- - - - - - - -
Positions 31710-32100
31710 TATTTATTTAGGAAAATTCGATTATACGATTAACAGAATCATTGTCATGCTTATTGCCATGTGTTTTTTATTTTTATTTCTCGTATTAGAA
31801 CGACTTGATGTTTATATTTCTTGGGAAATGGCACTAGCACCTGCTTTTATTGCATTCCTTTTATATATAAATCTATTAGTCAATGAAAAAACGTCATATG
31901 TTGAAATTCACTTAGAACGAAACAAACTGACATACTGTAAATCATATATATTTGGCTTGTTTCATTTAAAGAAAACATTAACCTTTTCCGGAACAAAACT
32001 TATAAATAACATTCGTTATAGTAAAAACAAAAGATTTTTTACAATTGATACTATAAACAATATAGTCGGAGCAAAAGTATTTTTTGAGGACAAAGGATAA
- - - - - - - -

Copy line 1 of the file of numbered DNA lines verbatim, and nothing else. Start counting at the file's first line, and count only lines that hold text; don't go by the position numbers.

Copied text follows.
Positions 31710-32100